Even though several major cities from Canada would like to decriminalize drugs, the federal government does not support this idea.
Canada’s drug crisis
A report was recently released by Toronto’s board of health, which got Montreal’s support, that urges the decriminalization of drugs by the federal government. The director of Montreal’s public health department, Mylene Drouin, seems to approve of this suggestion. Last month, a Health Canada report showed that last year, almost 4,000 Canadians died due to opioid overdose. 303 of these deaths happened in Toronto, while 140 took place in Montreal for a time period of a little bit more than a year.
The decriminalization of drugs is not the solution
Several health officials and advocates from British Columbia, including Greg Roberston – the Mayor of Vancouver, are in favor of the decriminalization of drugs. In 2017, approximately 335 deaths related to opioid use were recorded in Vancouver. However, the federal government is not changing its mind, believing that decriminalizing drugs will not fix all these problems, contrary to the beliefs of the public health departments from the three cities mentioned before.
According to a spokesman for Health Minister Ginette Petitpas Taylor, Thierry Belair, the federal government has no intention of legalizing or decriminalizing drugs beyond cannabis. However, this does not mean that more access to treatment is not needed, as Ottawa has already started taking measures in regard to this drug problem. Based on what Belair stated, it is now easier to have access to opioid substitution therapies than before, due to some changes made by the federal government.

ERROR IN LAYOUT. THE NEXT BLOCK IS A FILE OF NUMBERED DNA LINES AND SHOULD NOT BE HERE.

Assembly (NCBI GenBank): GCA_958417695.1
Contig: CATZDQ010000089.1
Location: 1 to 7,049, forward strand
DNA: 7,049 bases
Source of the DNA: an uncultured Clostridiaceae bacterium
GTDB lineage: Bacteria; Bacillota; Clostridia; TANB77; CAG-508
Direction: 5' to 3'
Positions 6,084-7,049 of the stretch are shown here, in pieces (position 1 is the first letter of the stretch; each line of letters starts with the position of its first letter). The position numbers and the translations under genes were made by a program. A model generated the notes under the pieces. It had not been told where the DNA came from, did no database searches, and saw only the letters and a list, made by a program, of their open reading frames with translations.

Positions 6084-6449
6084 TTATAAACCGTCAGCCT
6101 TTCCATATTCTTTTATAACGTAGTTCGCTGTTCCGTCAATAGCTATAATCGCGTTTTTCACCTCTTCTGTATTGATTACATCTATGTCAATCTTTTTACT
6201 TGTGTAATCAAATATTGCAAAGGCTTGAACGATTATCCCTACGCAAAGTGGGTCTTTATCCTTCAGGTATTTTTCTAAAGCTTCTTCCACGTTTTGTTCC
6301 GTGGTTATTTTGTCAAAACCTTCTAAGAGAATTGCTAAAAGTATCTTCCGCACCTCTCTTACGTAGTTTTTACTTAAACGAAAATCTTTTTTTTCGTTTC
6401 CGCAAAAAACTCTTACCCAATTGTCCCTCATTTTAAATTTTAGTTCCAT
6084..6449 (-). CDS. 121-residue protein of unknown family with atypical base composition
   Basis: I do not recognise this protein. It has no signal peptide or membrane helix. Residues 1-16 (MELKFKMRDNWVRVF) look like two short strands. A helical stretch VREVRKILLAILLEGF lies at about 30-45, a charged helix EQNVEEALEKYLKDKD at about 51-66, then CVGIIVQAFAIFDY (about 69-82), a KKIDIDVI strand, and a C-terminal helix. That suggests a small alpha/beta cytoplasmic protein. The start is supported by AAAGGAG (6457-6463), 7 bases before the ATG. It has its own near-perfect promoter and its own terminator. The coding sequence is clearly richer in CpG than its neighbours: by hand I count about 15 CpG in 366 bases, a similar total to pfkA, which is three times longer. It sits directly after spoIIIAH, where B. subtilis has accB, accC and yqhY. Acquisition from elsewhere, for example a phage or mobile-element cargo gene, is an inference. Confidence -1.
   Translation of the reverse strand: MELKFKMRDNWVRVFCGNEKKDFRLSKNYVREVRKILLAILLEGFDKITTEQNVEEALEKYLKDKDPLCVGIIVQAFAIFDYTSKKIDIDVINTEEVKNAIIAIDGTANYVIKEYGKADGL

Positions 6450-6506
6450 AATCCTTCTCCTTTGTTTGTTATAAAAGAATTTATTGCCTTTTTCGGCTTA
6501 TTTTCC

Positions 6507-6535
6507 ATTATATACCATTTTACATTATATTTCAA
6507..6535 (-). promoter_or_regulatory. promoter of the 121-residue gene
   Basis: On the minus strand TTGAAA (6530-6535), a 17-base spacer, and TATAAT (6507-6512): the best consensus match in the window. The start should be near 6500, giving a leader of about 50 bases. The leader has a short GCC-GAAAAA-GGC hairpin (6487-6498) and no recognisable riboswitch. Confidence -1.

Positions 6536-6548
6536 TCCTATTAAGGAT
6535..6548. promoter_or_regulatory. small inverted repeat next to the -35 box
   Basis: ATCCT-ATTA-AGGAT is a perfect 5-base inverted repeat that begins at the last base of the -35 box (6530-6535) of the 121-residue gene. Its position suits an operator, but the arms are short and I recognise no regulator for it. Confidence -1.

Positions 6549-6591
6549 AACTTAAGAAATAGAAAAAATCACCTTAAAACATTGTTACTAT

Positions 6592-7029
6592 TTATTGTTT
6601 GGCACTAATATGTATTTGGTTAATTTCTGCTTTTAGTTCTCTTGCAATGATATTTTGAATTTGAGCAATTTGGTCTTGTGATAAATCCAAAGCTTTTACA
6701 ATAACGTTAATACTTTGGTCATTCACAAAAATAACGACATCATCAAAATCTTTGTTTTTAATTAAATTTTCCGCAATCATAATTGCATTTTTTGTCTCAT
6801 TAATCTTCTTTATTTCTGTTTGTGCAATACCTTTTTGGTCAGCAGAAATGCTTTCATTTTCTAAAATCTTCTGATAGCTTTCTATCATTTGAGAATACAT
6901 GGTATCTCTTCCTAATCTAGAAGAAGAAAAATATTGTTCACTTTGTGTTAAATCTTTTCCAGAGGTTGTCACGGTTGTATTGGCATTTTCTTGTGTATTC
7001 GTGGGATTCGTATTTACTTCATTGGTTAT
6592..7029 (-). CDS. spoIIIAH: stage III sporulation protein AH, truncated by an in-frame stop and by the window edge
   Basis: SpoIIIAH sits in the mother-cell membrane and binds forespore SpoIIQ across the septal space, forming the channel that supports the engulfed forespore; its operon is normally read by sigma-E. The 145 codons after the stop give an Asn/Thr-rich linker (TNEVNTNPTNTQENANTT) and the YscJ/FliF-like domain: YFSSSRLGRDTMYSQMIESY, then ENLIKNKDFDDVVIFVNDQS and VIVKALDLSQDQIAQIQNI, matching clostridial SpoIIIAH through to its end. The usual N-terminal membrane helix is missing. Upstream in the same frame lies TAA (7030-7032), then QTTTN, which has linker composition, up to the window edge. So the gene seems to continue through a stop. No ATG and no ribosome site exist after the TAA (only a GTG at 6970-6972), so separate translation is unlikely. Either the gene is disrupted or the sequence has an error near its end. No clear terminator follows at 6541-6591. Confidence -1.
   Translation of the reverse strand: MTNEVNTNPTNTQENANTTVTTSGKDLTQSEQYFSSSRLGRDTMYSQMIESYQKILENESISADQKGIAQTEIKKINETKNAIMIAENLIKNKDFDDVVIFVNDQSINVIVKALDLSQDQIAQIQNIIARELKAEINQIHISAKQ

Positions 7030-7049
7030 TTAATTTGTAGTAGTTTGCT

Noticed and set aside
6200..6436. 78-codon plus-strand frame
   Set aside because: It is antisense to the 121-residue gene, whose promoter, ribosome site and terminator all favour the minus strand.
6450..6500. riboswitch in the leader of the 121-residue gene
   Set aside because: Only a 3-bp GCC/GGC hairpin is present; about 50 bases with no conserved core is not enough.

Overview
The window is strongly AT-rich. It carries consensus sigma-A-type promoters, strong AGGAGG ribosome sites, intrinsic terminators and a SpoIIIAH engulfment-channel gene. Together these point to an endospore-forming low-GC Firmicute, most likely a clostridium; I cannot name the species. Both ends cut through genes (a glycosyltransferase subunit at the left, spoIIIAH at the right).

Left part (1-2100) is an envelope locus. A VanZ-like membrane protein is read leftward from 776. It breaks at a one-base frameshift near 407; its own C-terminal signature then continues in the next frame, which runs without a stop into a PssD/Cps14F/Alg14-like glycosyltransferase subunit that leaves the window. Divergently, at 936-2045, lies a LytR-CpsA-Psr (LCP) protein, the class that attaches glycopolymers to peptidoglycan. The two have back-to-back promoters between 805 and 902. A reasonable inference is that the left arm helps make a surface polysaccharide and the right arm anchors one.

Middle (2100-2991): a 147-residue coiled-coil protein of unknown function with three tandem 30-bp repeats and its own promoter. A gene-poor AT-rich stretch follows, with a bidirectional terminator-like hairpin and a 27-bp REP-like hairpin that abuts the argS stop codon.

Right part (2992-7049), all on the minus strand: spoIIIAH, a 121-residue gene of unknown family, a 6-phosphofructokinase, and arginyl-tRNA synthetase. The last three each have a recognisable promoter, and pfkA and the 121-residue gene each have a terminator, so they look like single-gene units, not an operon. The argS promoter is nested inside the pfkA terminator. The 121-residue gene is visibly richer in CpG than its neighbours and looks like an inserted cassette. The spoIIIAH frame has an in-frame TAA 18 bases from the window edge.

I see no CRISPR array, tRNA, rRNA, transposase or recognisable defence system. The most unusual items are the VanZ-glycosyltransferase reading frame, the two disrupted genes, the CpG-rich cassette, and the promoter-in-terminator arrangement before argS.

Nothing will change for now
The national director of research and public policy at the Canadian Mental Health Association, Fardous Hosseiny, who is also supporting the idea of decriminalization, has used Portugal as an example for what could the results be if the federal government would adopt the desired changes.
Brad is a former Senior Fellow at the Schuster Institute for Investigative Journalism at Brandeis University, is an award-winning travel, culture, and parenting writer. His writing has appeared in many of the Canada’s most respected and credible publications, including the Toronto Star, CBC News and on the cover of Smithsonian Magazine. A meticulous researcher who’s not afraid to be controversial, he is nationally known as a journalist who opens people’s eyes to the realities behind accepted practices in the care of children. Brad is a contributing journalist to Advocator.ca